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Massena would see worker’s compensation costs increase under proposed county plan

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MASSENA - While no one knows exactly how much worker’s compensation insurance costs would increase for the town and village of Massena if the county legislature moves forward with a proposal to change its billing formula, Mayor James F. Hidy and Town Supervisor Joseph D. Gray said it’s not fair to expect Massena’s taxpayers to subsidize the rest of the county.

“I think Greg Paquin illustrated it best,” Mr. Hidy said, referring to a quote from Massena’s representative on the legislature.

Mr. Paquin said Friday, “Unless I see numbers that save the town and village of Massena, my vote will be ‘no’ permanently.”

Some members of the county legislature have proposed changing the formula from one that is now based 70 percent on assessment and 30 percent on experience to one based more on experience, a direction they have been headed since changing the formula three times in the 1990s. In 1993, the formula was an 85/15 split. It was then changed to an 80/20 split in 1995 and the current 70/30 ratio in 1996.

“It would cost us thousands of dollars,” Mr. Hidy said. “If this passes, we would obviously have a problem on our hands.”

Mr. Hidy said while Legislator Frederick S. Morrill, who represents the town of DeKalb, is saying the current formula is unfair to his municipality a change in the formula would be unfair to Massena and other larger municipalities.

“Fred Morrill says it’s blatantly unfair for his constituents. On the contrary, this would be unfair to us, and Massena would end up holding the bag for much of the county,” according to Massena’s mayor.

Mr. Hidy said the county tried to do the same thing last year when it was talking about raising its tipping fees.

“As it was with the trash removal tipping fees, we once again feel we are unfairly being targeted,” he said. “Now that we have that issue behind us, they are looking at worker’s comp.”

Mr. Hidy said he doesn’t know what a fair formula would be, but he knows that a fair formula isn’t one that would increase costs for the county’s largest communities.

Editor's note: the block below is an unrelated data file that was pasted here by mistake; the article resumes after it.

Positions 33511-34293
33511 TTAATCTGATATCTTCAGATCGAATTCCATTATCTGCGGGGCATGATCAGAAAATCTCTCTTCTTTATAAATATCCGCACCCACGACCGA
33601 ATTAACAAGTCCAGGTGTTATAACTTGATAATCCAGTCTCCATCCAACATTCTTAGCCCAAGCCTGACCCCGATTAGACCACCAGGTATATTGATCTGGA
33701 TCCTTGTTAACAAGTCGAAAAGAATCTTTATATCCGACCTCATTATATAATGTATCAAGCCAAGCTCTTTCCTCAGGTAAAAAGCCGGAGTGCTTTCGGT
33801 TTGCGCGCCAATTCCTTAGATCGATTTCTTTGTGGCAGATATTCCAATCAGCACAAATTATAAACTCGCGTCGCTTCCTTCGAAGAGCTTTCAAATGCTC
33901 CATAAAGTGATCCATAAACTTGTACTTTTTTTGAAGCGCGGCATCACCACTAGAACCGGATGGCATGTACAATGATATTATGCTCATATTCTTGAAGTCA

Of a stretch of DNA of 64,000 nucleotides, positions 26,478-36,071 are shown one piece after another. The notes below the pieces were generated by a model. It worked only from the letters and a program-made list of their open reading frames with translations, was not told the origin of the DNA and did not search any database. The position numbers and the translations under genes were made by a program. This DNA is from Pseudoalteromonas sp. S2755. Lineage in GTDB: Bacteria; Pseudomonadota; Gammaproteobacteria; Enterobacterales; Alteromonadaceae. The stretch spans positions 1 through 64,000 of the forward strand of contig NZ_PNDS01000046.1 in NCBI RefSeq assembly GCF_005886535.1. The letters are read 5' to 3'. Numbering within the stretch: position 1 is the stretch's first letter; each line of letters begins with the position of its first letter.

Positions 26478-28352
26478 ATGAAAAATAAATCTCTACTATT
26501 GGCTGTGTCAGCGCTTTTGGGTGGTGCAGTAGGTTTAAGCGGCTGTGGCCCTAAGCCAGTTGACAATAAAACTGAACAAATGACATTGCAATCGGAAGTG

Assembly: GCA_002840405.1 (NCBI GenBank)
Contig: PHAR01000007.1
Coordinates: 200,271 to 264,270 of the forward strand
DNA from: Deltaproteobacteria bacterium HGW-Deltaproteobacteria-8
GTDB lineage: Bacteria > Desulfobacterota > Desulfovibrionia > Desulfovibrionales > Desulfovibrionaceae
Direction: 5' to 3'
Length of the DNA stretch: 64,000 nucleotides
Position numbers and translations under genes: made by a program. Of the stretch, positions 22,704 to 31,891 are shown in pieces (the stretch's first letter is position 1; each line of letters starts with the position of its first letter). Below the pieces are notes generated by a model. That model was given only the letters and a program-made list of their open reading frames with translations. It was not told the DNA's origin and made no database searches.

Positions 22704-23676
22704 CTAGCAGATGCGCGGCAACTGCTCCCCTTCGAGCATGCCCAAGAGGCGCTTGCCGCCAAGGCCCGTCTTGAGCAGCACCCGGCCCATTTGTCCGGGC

“This is a change that would have gone unchallenged until Mayor (James) McFaddin of Norwood, Mayor (Steven) Yugartis of Potsdam and myself met with county officials to dispute the rising costs.

According to village treasurer Julie Sharlow, the village was billed $319,916.44 for worker’s compensation this year for its 137 employees. Ms. Sharlow said the village pays that bill each fall.

Mr. Hidy said that village employees include the Department of Public Works workers, police department, fire department and village employees who work at town hall.

Town Bookkeeper Nancy Fregoe said the town paid $252,663.85 for the same coverage this year. Mr. Gray said the town employs more than 450 employees, with roughly 400 working at Massena Memorial Hospital alone. The town also employs 19 people at the Massena Electric Department and has 43 other employees spread out throughout the museum, library, highway department, town hall and airport.

Mr. Gray said taxpayers in Massena are already subsidizing much for the county, and this is just another example of the county looking for ways to take more money from them.

“We pay the bulk of it already. How much more can we be expected to pay?” he asked.

Mr. Gray, like Mr. Hidy, said he disagrees greatly with Mr. Morrill’s comments.

“I think the exact opposite of Mr. Morrill. Massena has the highest assessment in the county and pays more county taxes than anyone,” he said. “One would think the fairest way would be to put the highest percentage of the formula on experience, based on a percentage of employees who have filed claims, not the number of employees.”

Mr. Gray said many of Massena’s more than 450 employees have never filed a claim and work in jobs where they would be unlikely to do so.

“Most of Massena’s employees perform professional, low-risk jobs at their desk, so while Mr. Morrill is concerned about other towns subsidizing it, I don’t see it that way. What I see is that the taxpayers of Massena send $4.5 million to Canton to subsidize the rest of the county.”

Mr. Gray said when he makes this statementhe is often reminded about the amount of services the county provides in Massena, but to that he has one simple answer.

“I’m routinely reminded that the county provides a lot of services to Massena, but we pay them $4.5 million,” he said. “They should be providing us services. How much more money do they want?”

The county legislature has authorized an expenditure of up to $10,000 to JTP Risk Calculating, East Syracuse to look at ways to alter the formula based on payroll, risk categories and experience.

Any changes to the formula would need to be voted on by the legislature by August for the change to be implemented in the next round of billing.

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